A reverse example (emissions control techniques increasing the consumption) would be the presence of catalytic converter, which serves to reduce emissions by absorbing unfavorable trace materials but actually increases consumption because the exhaust cannot free flow.

    In general less fuel will contribute less emissions, but the concept is far more complex and aggressive reduction of fuel consumption does not guarantee equivalent reduction in emissions, because 1. the emissions are of many types and 2. it really depends which types of emissions you would want to reduce on priority basis. Reducing one type could as well increase another one.

    It would be very good for PW blog if they just deleted this article, redrafted it to remove the misinformation it has created by linking fuel economy and emissions very tightly, published a new article with the real reason why turbos are getting more common (I do not know the reason, I came to PW blog for education, but then I realized that the writer himself has some confusions, therefore the knowledge provided here cannot be trusted). Maybe the reason is emissions, or maybe it is killing 2 birds e.g emissions and economy at the same time, but still, equating emissions standards with depleting fossil fuels (air quality vs sustainability) is the point where the article loses all credibility.

    This is the quality of information the blog is providing. And then they ask why Guest thinks writing for PW blog would actually look bad on Guest’s resume. It is not about being a startup. It is not about the money. It is about belonging to some firm which is known for quality output.

  3. Zulfiqar Ali Soomro says

    emissions: discharge of harmful gases.
    so, less emissions would contribute to better fuel economy in general, wouldn’t it?
    Moreover, I do too think Turbo has go to do more with power/torque than fuel economy. And it’s a good step by Atlas Honda to follow the trend, finally.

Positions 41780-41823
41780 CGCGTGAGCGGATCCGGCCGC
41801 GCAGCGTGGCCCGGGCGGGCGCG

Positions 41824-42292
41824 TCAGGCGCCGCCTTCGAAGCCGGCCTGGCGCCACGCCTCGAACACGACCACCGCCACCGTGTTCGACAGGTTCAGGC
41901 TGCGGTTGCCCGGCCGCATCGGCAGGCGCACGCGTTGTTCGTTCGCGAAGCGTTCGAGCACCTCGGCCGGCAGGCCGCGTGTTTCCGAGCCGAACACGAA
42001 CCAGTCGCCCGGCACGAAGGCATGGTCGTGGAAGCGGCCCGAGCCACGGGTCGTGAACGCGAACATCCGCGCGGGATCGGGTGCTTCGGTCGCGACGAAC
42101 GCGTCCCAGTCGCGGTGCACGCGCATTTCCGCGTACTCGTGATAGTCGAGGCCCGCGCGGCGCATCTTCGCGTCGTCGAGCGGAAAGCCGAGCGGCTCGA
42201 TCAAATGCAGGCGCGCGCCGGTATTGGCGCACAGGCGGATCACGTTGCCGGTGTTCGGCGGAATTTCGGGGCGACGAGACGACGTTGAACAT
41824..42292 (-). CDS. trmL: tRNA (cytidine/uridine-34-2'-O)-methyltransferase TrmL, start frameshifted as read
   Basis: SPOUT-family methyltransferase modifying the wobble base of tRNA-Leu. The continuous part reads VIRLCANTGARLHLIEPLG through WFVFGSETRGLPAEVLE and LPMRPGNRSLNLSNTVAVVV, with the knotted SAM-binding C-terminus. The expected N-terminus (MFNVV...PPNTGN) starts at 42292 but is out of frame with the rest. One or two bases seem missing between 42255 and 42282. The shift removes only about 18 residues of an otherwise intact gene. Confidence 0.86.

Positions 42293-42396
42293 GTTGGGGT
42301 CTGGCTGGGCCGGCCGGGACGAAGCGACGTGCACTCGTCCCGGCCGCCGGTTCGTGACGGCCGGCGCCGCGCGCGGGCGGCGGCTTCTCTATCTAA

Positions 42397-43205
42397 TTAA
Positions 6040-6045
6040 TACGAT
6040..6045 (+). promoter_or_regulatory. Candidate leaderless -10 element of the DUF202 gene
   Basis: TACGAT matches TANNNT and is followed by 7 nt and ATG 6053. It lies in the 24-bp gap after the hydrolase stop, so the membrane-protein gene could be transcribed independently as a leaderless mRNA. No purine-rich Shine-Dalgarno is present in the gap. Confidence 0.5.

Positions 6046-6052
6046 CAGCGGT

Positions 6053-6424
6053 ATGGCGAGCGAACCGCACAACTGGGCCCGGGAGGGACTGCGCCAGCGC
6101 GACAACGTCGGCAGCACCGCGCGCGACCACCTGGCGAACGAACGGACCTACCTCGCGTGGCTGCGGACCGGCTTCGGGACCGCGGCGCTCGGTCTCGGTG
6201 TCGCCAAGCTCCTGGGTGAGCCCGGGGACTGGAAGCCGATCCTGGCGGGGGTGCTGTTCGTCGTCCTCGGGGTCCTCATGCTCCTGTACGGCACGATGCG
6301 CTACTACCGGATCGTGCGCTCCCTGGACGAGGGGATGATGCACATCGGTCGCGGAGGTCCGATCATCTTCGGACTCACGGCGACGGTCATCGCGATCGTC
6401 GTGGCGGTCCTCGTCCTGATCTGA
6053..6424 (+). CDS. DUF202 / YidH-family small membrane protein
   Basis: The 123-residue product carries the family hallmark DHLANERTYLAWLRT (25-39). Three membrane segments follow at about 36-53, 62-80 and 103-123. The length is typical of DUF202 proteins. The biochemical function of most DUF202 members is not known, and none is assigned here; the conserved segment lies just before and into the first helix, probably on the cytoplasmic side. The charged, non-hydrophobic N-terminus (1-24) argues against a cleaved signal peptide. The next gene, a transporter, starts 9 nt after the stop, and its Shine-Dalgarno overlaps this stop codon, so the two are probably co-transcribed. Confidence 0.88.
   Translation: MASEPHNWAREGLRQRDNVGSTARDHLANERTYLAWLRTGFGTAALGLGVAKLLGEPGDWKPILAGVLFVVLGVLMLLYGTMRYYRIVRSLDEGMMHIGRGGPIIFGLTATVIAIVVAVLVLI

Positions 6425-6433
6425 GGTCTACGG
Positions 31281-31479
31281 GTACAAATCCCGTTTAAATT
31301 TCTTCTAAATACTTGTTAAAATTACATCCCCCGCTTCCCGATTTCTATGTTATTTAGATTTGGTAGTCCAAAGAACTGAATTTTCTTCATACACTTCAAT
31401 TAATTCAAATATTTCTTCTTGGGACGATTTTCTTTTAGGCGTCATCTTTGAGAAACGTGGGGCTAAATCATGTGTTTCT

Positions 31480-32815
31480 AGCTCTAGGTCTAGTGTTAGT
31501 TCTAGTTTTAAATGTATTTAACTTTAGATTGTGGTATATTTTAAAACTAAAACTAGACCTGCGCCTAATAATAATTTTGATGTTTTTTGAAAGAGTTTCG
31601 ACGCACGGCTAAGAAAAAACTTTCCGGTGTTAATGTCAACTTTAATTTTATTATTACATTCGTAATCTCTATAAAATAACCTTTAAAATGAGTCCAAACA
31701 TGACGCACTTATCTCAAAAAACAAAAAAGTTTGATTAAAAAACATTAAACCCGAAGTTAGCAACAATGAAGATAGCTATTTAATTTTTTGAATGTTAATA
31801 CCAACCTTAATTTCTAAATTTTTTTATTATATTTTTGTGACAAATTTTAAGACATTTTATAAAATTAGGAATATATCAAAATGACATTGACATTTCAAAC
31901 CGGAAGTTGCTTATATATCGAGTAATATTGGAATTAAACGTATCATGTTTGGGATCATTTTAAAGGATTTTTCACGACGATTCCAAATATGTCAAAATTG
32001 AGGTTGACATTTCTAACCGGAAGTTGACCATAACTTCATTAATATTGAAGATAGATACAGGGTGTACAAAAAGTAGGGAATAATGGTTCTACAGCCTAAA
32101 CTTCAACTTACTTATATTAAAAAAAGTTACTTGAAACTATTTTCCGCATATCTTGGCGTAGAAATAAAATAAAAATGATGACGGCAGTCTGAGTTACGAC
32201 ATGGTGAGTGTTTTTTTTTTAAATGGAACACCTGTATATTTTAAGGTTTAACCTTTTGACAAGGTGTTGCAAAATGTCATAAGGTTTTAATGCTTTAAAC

4. Nashit Ashraf says

    “The current CO2 emission limit for a new passenger car is 130 grams per kilometer” the statement as it is gives the idea that no pessenger car can be more than this, which is not true. This is limit is the average for a companies fleet and also depends upon mass of the vehicle.

  5. Syed Hussein El-Edroos says

    Good effort by Ahmed Hembel for writing such an interesting article,

    As per my understanding using a turbocharged engine would indirectly reduce fuel consumption by the use of a smaller engine to get the same horsepower. The smaller engine would weigh less therefore fuel economy would be better.

  6. Ahmed Hembel says

    Hello guest. Thanks for your input. This was my take on why turbos are getting common. The emissions I mentioned are CO2 emissions. I agree that I should have clearly defined above that I am talking about CO2 emissions, though I pointed to it by giving CO2 emissions limit (EU standard). Emissions like sulphur dioxide and carbon monoxide may have a different equation with fuel economy but CO2 has simple. The lower the fuel economy, the higher are CO2 emissions. In even simpler words, a bigger engine will produce more CO2 than a smaller. Since the power output can be increased with a turbocharger, it means you can have lower CO2 emissions for the same power output with a smaller engine.

    The reason I am talking about CO2 emissions only is because it is the major product of combustion and a big reason for global warming, which is the other big reason in addition to the fuel scarcity for EU regulations. Hope this answers your concern. And again, thanks for the input.